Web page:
Yes. It’s quite insidious, really.

Stick Shifts

What are they worth?

If and when we ever sell our (silver) 2000 BMW, I suspect we’ll be happy that it’s got a clutch in it.

Which is another peeve. Almost every car now (including our new RAV-4) comes with a “manual” option for the transmission, but there’s no shift pattern. It’s like a motorcycle — you have to go through the gears sequentially. And the lack of clutch really defeats most of the purpose.

One other related gripe:

Since dealers are ninety-nine percent of the customer base at an auction, dealer preferences dictate what sells for good money. Fast-turning automobiles in high demand sell for good money, period point blank. No dealer wants to take a risk on an odd color or an unusual equipment group (think: Sebring convertibles with the expensive folding hardtop, stripped-out Explorer XL trims from the Nineties, loaded short-wheelbase S-Classes) or manual transmissions. They’d rather buy what sells easily and go home. Therefore, auction prices reflect dealer desires, not customer desires.

This disconnect between dealer and customer desires punishes the customer at every turn. It’s why Honda and Acura make you take a non-color with a stick-shift Accord or TSX: the dealers don’t want to stock a brown Accord V6 six-speed even if there’s a guy (YO!) willing to buy it. It’s why you see interesting combinations of colors and options in the order brochure but never at the dealers. It’s why the flotilla of individual options that marked the Detroit era of new cars has become a maze of packages and mandatory tie-ins, even when the car in question is manufactured in the same state as the selling dealers.

The dealers want the stuff that turns quickly. That means silver Camrys and red Ferraris and automatic convertible Corvettes and all-wheel-drive S-Classes. Your desires have nothing to do with it. They aren’t listening to you. They don’t care. While you’re busy displaying your autism spectrum disorder by lecturing the salesman about the actual cam lobe profile on a car you’re thinking about buying two jobs from now and for which you expect to pay invoice minus holdback, three families in used SUVs have come in and bought new SUVs and the store has grossed them front, back, used, and F&I. You mean nothing to a dealer. Period.

It drives me nuts that I can’t get a clutch in a car with horsepower, at least with the Japanese. For example, Honda won’t give you a manual transmission unless it’s mated to a four cylinder engine. If you want it on the six you’re out of luck. The only reason I can think of for them to do this is that they don’t want to have to have a beefy enough gearbox to handle the extra power, but I’m not sure that’s the reason.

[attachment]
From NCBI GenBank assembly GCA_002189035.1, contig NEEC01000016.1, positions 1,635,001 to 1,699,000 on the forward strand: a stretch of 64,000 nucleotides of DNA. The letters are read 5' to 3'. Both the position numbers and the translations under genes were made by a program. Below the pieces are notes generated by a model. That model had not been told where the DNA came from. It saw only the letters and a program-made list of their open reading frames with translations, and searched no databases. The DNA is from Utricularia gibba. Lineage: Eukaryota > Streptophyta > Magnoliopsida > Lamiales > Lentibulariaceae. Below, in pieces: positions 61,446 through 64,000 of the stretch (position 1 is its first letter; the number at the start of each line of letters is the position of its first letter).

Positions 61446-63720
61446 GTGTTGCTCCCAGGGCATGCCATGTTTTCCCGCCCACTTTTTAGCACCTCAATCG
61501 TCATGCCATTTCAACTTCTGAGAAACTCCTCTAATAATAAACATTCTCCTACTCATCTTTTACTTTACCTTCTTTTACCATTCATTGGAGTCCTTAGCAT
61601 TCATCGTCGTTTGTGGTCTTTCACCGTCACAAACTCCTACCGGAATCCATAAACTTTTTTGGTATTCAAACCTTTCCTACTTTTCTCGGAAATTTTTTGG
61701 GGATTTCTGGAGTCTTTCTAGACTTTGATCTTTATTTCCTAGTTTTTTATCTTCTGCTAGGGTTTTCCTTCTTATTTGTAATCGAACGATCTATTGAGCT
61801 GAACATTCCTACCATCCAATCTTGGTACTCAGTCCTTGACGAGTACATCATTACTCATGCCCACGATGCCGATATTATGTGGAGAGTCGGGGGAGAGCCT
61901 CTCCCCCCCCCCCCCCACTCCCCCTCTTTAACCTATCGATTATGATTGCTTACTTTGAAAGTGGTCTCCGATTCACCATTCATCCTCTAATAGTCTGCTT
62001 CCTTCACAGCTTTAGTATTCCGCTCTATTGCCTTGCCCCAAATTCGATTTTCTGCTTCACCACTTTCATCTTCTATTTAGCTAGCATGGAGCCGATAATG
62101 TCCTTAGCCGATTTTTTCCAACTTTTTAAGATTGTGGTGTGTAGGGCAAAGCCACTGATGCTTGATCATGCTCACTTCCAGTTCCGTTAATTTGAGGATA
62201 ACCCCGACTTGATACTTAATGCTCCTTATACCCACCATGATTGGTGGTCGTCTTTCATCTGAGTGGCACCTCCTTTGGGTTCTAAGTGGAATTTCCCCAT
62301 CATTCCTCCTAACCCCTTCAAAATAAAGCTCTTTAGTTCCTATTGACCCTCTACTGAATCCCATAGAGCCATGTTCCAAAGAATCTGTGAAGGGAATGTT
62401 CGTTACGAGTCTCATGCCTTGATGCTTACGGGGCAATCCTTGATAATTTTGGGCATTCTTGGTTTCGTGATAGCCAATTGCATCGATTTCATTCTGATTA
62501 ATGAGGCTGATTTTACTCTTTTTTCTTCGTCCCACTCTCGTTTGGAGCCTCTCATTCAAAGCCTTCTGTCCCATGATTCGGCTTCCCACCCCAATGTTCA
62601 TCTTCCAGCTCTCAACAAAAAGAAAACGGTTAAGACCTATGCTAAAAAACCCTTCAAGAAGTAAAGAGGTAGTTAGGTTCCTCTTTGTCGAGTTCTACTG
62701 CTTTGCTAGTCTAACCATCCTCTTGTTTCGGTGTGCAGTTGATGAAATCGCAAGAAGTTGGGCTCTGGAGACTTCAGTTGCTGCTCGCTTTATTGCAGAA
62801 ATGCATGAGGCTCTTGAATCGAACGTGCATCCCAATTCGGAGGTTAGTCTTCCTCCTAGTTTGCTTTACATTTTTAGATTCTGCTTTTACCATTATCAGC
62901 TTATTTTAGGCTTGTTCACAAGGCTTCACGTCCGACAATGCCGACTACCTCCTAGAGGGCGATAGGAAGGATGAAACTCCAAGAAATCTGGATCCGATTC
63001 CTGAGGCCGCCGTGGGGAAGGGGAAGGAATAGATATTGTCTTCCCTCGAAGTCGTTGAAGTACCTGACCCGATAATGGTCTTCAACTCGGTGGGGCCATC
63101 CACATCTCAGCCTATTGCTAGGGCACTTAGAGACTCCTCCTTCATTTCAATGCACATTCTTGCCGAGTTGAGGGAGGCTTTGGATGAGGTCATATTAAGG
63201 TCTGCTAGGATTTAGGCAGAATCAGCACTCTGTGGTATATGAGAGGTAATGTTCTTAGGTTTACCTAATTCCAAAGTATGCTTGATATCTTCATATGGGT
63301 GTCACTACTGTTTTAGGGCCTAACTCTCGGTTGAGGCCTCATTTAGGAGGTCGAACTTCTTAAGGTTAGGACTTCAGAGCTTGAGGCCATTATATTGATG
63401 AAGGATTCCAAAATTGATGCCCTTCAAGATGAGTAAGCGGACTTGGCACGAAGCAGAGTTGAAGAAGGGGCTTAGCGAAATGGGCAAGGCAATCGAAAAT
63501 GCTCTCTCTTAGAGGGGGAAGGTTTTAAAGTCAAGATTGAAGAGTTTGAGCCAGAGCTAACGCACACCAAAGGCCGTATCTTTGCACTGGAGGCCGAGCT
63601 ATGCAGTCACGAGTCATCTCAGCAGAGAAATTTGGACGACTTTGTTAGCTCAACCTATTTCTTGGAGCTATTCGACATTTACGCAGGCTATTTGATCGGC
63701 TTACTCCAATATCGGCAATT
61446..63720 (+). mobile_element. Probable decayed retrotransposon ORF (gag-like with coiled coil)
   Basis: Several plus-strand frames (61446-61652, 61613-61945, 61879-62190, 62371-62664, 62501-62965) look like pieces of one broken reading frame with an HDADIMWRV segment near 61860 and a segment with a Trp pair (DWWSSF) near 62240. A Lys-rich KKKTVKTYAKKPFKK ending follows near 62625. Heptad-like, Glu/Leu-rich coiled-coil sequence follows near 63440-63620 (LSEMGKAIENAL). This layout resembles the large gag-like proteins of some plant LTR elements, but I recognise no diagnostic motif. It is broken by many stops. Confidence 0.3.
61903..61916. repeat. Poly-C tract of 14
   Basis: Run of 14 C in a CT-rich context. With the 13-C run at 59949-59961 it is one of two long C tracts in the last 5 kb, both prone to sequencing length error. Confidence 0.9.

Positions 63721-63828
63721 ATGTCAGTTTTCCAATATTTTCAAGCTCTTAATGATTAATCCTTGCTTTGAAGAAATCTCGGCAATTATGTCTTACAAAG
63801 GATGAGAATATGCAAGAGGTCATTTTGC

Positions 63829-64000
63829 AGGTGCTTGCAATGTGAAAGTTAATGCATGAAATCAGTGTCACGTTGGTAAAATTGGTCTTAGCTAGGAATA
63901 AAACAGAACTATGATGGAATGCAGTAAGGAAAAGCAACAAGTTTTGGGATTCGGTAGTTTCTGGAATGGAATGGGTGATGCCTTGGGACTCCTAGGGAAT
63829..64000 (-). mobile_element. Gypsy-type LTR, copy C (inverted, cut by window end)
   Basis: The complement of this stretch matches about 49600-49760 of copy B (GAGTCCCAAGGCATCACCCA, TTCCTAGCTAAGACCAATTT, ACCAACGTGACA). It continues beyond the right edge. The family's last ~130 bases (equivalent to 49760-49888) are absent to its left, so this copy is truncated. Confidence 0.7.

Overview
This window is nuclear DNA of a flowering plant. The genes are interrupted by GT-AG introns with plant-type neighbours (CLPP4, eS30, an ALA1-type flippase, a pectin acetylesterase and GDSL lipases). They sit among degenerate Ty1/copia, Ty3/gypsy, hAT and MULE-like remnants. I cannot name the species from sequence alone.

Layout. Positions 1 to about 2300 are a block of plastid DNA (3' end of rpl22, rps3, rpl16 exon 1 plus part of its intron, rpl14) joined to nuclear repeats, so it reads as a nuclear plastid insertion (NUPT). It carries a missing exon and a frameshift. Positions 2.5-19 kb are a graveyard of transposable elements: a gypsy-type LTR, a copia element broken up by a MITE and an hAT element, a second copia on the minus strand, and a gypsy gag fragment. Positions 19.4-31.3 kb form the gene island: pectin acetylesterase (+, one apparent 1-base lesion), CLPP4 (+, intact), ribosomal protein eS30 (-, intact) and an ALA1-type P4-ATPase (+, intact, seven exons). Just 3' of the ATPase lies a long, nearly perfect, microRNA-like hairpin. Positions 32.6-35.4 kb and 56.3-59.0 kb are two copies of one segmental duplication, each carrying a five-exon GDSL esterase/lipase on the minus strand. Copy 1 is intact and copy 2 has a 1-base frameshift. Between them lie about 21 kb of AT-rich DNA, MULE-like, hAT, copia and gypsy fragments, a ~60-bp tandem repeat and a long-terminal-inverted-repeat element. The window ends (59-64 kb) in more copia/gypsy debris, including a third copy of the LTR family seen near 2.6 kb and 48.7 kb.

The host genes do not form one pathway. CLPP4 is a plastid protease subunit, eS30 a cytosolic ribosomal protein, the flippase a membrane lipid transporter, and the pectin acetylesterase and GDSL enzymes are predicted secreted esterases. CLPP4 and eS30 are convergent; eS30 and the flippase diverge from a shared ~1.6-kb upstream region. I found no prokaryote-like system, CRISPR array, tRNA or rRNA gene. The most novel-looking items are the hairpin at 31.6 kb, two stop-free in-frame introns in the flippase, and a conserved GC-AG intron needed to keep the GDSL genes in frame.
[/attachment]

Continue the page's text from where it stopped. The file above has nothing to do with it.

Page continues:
Deserting From The Climate Wars

A lefty statistician has had enough:

As a statistician who teaches about the fundamental uncertainties of global climate models and the difficulty of finding data series that are good enough and long enough to find a recent trend in extreme weather and sea levels, I have for years scoffed at claims that “the debate is over.” The climate system is so complex and chaotic, and its many interactions so poorly understood on so many time scales, that I more think that there is little useful information with which to begin, let alone end, a debate.

“Anti-intellectual, and anti-science,” I would complain, as the catastrophists dominated mainstream debate, turning the noble scientific title of “skeptic” into the horrific libel of being a “denier” of a coming Holocaust. At least I could be thankful that the domination of mainstream and leftist debate did not translate into domination of policy. Both rich and poor countries continue to talk down fossil fuels while using them every chance they get, because these low-cost forms of energy have been the source of the economic growth and longer life expectancy the world has experienced in two dramatic waves: the industrialization of Europe, the United States and Japan in the 19th century and the industrialization of Korea, China, India, and others in Asia and to a lesser extent in Latin America and Africa in the 20th century.